Although you won’t find him if you look up his name in one of the usual jazz-dictionaries like the Rough Guide Jazz (“The ultimate guide to jazz”), it’s a very different story in his chosen country of residence. Eric Watson has lived in France since 1978, and has received various distinguished prizes like the “Chevalier des Arts et des Lettres” for his work in furthering the cause of jazz. He is curator of the festival La Villette and a respected teacher. “The audience in Europe has always inspired me. The Germans know a lot about music, and are not afraid of anything new. The French in general have a great thirst for culture. I’ve always felt very comfortable here.” Watson is an avid performer of the music of Charles Ives, and may find consolation in the fact that Ives’ masterpieces were only discovered thirty years after they were written.
Watson’s music has always remained firmly rooted in the American tradition despite his many years in Paris. Curiosity and his willingness to take risks have been distinguishing characteristics of all of Watson’s journeys in and around the piano. Polytonality, clusters, unusual rhythms, and complexity in his thematic construction; most of the jazz-piano innovators (Bill Evans, Thelonious Monk, Lennie Tristano, Mal Waldron, Elmo Hope, Herbie Nichols, McCoy Tyner, Paul Bley, Cecil Taylor, Don Pullen and others) have left their mark on Watson’s music. “I never did have much patience for politically correct jazz pianists”, he says, laughing.
After studying at Oberlin conservatory Eric Watson avoided the minefield of the New York jazz club circuit, and went to Paris. “Under no circumstances did I want to play music in front of diners. I came straight from conservatory, from playing with a dance company and I felt fresh and unbiased.” In 1982 Watson made “Conspiracy”, a trio album with Paul Motian and Ed Schuller, soon to be followed by two strong solo albums. A long and fruitful collaboration with bassist John Lindberg began in the same year, a game with no rules, no limits, soon to be enhanced by saxophonist Steve Lacy. “Lacy was crucial to my development, he confronted me with my weaknesses and taught me things that had completely eluded me before. I learned a lot about melody from him, and I think a lot of this came from his time with Monk. Steve taught me the value of simple melodies as a resource for improvisation. He always said most jazz tunes contain too many chords.” A groundbreaking trio with Marc Dresser and Ed Thigpen (“Silent Hearts”, 1998) evolved into the explosive music of the – sadly short-lived – “Full Metal Quartet” (1999/2000, with saxophonist Bennie Wallace) and for the album “Road Movies” (2003, ACT 9429-2) with Christof Lauer on tenor sax.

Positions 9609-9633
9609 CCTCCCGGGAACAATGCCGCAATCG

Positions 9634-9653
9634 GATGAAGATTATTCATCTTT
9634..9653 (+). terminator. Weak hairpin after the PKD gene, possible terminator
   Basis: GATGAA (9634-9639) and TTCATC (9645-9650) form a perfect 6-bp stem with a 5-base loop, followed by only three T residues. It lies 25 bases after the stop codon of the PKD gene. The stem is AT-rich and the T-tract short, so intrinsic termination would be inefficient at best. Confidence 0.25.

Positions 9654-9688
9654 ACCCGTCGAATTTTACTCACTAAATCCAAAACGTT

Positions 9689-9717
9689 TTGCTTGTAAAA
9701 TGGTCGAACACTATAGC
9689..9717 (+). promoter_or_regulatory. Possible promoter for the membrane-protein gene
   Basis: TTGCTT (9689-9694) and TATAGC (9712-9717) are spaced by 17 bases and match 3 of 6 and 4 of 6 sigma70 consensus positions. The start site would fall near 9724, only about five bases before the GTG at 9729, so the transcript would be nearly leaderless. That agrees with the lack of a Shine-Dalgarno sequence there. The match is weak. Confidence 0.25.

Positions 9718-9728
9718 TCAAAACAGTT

Watson loves to toy with complex formal structures (“Wear and Tear”, one of his themes, is based on the structure ABCDCBA!). But his current release, the trio album “Jaded Angels” shows impressively that he is a great ballad player. The great portraits “Ice Lady” and “Consolation” protrude from the album’s middle section like gigantic mountains from a vast landscape. The quality of the recording is impressive, and accurately reflects the pianist’s celebrated crystalline tone. The new trio is a special stroke of luck. “I like working with players who constantly strive to surpass themselves and increase their scope. It is not easy to get into my music, that’s why I cherish long-term collaborations. The players tell me my music is very challenging. They say it requires the concentration of a classical musician and a complete freedom, a jazz musician’s willingness to give oneself over completely to the music.”
Bassist Peter Hebert, who has himself been living in Paris since 2003, can be heard on more than 80 albums: with the Vienna Art Orchestra, Paul Simon, Marc Copland, Wolfgang Muthspiel, Tony Coe, Chris Speed, Hadouk 3, Mat Maneri, Kenny Wollesen, Franz Koglmann, Claudio Puntin, Christine Tobin, David Tronzo, Lucas Niggli and many more.
Watson has been working with drummer Christophe Marguet for more than five years now. Marguet counts as one of the most in demand drummers in France (his credits include among others, Claude Barthélemy, Henri Texier, François Corneloup and Sylvain Kassap), and he has also made a name for himself as a bandleader and highly original composer for his own trio and sextet.
“Jazz is a very open music. The people who are playing it are constantly reinventing it. Never mind what happens, they will continue to play this music. You can’t keep a real jazz musician down.”